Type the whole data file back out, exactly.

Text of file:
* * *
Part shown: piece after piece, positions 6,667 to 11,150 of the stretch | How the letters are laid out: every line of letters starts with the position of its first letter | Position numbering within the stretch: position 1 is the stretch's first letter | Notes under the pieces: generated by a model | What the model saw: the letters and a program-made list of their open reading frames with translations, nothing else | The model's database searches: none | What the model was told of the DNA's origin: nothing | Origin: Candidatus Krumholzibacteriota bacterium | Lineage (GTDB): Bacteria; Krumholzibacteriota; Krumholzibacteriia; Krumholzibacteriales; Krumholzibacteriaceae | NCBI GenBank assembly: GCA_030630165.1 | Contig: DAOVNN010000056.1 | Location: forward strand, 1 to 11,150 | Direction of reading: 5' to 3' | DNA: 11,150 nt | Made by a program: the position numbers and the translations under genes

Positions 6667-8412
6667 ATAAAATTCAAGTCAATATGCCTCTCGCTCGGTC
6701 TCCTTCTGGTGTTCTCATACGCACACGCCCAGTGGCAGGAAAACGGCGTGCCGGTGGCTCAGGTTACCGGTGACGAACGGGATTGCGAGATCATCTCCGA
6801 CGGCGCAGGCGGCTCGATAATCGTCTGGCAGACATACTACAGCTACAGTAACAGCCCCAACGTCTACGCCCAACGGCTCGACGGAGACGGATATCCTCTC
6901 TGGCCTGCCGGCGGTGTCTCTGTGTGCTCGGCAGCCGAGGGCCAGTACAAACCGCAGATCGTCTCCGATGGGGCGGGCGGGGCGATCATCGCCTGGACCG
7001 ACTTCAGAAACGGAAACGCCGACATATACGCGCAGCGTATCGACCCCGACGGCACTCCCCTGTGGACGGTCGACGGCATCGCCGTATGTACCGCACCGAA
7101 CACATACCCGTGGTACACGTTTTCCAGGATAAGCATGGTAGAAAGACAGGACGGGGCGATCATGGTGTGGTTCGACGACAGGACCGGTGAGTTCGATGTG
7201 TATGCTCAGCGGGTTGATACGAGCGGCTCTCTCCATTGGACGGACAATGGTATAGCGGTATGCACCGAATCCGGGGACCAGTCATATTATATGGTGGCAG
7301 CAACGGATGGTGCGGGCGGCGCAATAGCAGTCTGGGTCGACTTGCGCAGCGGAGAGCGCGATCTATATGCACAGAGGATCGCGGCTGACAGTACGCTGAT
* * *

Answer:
Part shown: piece after piece, positions 6,667 to 11,150 of the stretch | How the letters are laid out: every line of letters starts with the position of its first letter | Position numbering within the stretch: position 1 is the stretch's first letter | Notes under the pieces: generated by a model | What the model saw: the letters and a program-made list of their open reading frames with translations, nothing else | The model's database searches: none | What the model was told of the DNA's origin: nothing | Origin: Candidatus Krumholzibacteriota bacterium | Lineage (GTDB): Bacteria; Krumholzibacteriota; Krumholzibacteriia; Krumholzibacteriales; Krumholzibacteriaceae | NCBI GenBank assembly: GCA_030630165.1 | Contig: DAOVNN010000056.1 | Location: forward strand, 1 to 11,150 | Direction of reading: 5' to 3' | DNA: 11,150 nt | Made by a program: the position numbers and the translations under genes

Positions 6667-8412
6667 ATAAAATTCAAGTCAATATGCCTCTCGCTCGGTC
6701 TCCTTCTGGTGTTCTCATACGCACACGCCCAGTGGCAGGAAAACGGCGTGCCGGTGGCTCAGGTTACCGGTGACGAACGGGATTGCGAGATCATCTCCGA
6801 CGGCGCAGGCGGCTCGATAATCGTCTGGCAGACATACTACAGCTACAGTAACAGCCCCAACGTCTACGCCCAACGGCTCGACGGAGACGGATATCCTCTC
6901 TGGCCTGCCGGCGGTGTCTCTGTGTGCTCGGCAGCCGAGGGCCAGTACAAACCGCAGATCGTCTCCGATGGGGCGGGCGGGGCGATCATCGCCTGGACCG
7001 ACTTCAGAAACGGAAACGCCGACATATACGCGCAGCGTATCGACCCCGACGGCACTCCCCTGTGGACGGTCGACGGCATCGCCGTATGTACCGCACCGAA
7101 CACATACCCGTGGTACACGTTTTCCAGGATAAGCATGGTAGAAAGACAGGACGGGGCGATCATGGTGTGGTTCGACGACAGGACCGGTGAGTTCGATGTG
7201 TATGCTCAGCGGGTTGATACGAGCGGCTCTCTCCATTGGACGGACAATGGTATAGCGGTATGCACCGAATCCGGGGACCAGTCATATTATATGGTGGCAG
7301 CAACGGATGGTGCGGGCGGCGCAATAGCAGTCTGGGTCGACTTGCGCAGCGGAGAGCGCGATCTATATGCACAGAGGATCGCGGCTGACAGTACGCTGAT